One of the great things about having a detailed game plan going in is the opportunities it affords you to seed in clues that pay off later on down the line. Like the Android’s strange but seemingly innocuous comment to TWO prior to her space walk in Episode 3, a comment that hints at TWO’s reveal as a bio-engineered construct (hinted at in more obvious fashion, two episodes later, when her wound miraculously heals). In Episode 8, SIX flashes back to his past and receives the truth about who he is via an undercover Lieutenant Anders. In one of the episode’s final moments, an overwhelmed SIX sits alone amidst the destruction only to have Anders get the drop on him. In the next scene, ONE and FOUR arrive on the scene – but Anders is long gone. Why did he leave and let SIX go? What happened off-screen? It’s a huge red flag.
In the ensuing episodes, we see a sudden shift in SIX’s character, culminating in his emotional plea to FIVE to leave the ship. At this point, he knows that it’s going to end badly. And, after the delivery of the white hole bomb that ends up destroying the Mikkei facility and the planet, claiming thousands of lives, he finally makes the call on the decision he has been mulling over since Episode 8. These people are dangerous and he has to bring them in. And so he sets his plan in motion…
A second important theme in this series was the notion of redemption. Throughout the show’s first season, we peel the onion on the crews’ histories and they must come to terms with their past lives, their past actions, and look to start fresh, be better. In season 2, this theme is studied in another light, through the prism of SIX who seeks redemption for his betrayal. While the rest of the crew is looking to turn over a new leaf and “do the right thing” (spearheaded by TWO), SIX seeks to regain the trust of his former friends. And it’s not something that happens overnight. It takes theentirety of the show’s second season for the crew to accept SIX back into the fold. In short, like most of the character developments and reveals on Dark Matter, I wanted it to feel earned.
Anyway, all this to say that, perhaps despite appearances, we were never making it up as we went along. There was always a good reason (at least so far as I was concerned) that we did what we did. Every narrative decision was tied to character or thematically linked. As for that Ronon decision on Stargate: Atlantis…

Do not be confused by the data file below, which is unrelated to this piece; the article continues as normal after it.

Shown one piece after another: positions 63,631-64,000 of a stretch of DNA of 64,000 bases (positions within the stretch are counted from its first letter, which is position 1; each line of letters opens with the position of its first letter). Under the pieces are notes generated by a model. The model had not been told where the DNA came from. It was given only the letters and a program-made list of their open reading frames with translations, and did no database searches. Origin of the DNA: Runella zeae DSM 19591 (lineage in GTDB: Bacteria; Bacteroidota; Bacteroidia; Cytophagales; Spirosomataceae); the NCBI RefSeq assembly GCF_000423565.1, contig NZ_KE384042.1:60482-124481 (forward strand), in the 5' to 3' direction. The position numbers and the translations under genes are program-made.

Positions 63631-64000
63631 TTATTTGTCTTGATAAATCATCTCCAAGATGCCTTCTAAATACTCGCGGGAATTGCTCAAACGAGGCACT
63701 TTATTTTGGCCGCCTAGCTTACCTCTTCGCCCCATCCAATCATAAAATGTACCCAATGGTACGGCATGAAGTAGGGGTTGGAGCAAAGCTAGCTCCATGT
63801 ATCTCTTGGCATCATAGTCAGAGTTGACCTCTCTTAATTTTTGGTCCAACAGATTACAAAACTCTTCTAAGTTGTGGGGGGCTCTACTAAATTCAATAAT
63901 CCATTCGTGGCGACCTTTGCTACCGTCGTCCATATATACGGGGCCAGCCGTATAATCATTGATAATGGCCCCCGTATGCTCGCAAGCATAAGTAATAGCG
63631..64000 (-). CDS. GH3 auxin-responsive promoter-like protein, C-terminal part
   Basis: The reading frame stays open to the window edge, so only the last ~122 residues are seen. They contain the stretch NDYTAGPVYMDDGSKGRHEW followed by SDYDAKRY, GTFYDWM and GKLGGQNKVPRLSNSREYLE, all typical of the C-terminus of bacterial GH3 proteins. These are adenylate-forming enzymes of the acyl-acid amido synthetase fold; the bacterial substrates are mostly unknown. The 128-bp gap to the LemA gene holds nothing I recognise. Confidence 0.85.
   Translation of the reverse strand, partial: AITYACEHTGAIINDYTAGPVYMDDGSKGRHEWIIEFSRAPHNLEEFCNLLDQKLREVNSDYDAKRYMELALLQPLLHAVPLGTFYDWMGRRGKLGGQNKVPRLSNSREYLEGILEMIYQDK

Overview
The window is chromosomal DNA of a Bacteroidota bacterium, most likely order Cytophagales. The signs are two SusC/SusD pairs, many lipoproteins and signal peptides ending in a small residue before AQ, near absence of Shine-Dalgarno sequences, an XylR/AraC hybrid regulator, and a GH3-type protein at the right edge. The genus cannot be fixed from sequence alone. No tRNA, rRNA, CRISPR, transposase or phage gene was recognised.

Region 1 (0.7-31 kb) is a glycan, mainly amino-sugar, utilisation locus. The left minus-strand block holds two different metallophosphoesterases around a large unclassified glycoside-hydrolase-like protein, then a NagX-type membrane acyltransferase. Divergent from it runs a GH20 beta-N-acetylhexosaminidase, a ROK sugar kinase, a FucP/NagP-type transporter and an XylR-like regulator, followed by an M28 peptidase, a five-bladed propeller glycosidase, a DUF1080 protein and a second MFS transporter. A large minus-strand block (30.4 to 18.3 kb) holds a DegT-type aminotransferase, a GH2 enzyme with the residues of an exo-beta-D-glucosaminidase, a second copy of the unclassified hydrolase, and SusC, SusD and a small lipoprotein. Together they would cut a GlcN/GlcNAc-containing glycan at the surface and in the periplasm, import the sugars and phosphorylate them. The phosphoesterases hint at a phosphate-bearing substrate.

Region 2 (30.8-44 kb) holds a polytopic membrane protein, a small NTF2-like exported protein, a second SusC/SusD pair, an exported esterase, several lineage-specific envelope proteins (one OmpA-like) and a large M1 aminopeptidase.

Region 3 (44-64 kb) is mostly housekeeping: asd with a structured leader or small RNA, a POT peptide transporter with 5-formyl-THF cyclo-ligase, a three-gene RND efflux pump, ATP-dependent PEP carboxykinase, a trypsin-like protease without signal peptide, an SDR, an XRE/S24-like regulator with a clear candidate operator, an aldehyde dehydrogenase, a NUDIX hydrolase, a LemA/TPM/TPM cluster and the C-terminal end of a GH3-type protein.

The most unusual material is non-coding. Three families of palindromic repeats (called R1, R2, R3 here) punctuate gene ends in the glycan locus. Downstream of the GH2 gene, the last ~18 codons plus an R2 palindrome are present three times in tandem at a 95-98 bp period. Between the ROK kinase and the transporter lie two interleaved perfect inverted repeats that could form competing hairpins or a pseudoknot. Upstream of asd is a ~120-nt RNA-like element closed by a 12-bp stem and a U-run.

My response –
The only thing I can say to this is that Enemy at the Gate was never intended as a series finale. In retrospect, yes, we could have killed off Ronon, perhaps even destroyed Atlantis itself, but the plan had always been to come back for a sixth season. Had we done so, AND killed off the Ronon character, the show would have been poorer for it.
Just a few nitpicks –
Regarding SG-1 – The plan was not to have the show bow out after two seasons. The show had a two season order but the plan was always to go the full five. When Paul and I joined the show’s writing staff in season 4, it was with the understanding that the show would go one more year and conclude with its fifth and final season.
Also, the creative dream was not to end the show after season 7 either. We were simply under the assumption that season 7 would be SG-1’s last – but, in all fairness, we made the same assumption for season 4, 6, 8, and 9. The show’s tenth season, ironically, was the only one I felt confident would NOT be its last – so, of course, it was.
And finally, on a show I never worked on – but watched the hell out of and loved…
Could let this one go without putting in my two cents –
Regarding the critique of the final moments of the Farscape finale (a show on this list that I was not a part of but I watched and loved) – in all fairness, I’m sure it didn’t seem like such a gamble at the time because, from what I understand, they had already been informed they’d been picked up for another season…only to have the pick-up rescinded.
Check out the article. There are takes on other productions as well: SGU, Wynonna Earp, and BSG to name a few.
Well, this past Thursday afternoon, we pitched Untitled Awesome Project to a broadcaster. As you may (or may not) know, I’m especially excited about this one as it’s a notion that (like Dark Matter) was many years in the making. And by “many years in the making” I mean that, like Dark Matter, I came up with the concept and main characters quite some time ago and put them on the back burner, allowing them to bubble and stew while I focused on the projects at hand. In the case of Dark Matter, it was almost seven years between the time I first came up with the idea (while working on Stargate) to when the show finally got that elusive green light. In the case of UAP, a show I first conceived while working on the first season of Dark Matter, the timeline may (just MAY) be a little shorter. I received word late last night that the pitch went over well and, should the right dominos fall between now and end of next week, I may soon be starting work on a pilot script. Of course we’re talking development, still a ways from a green light, but it’s a crucial step in a positive direction.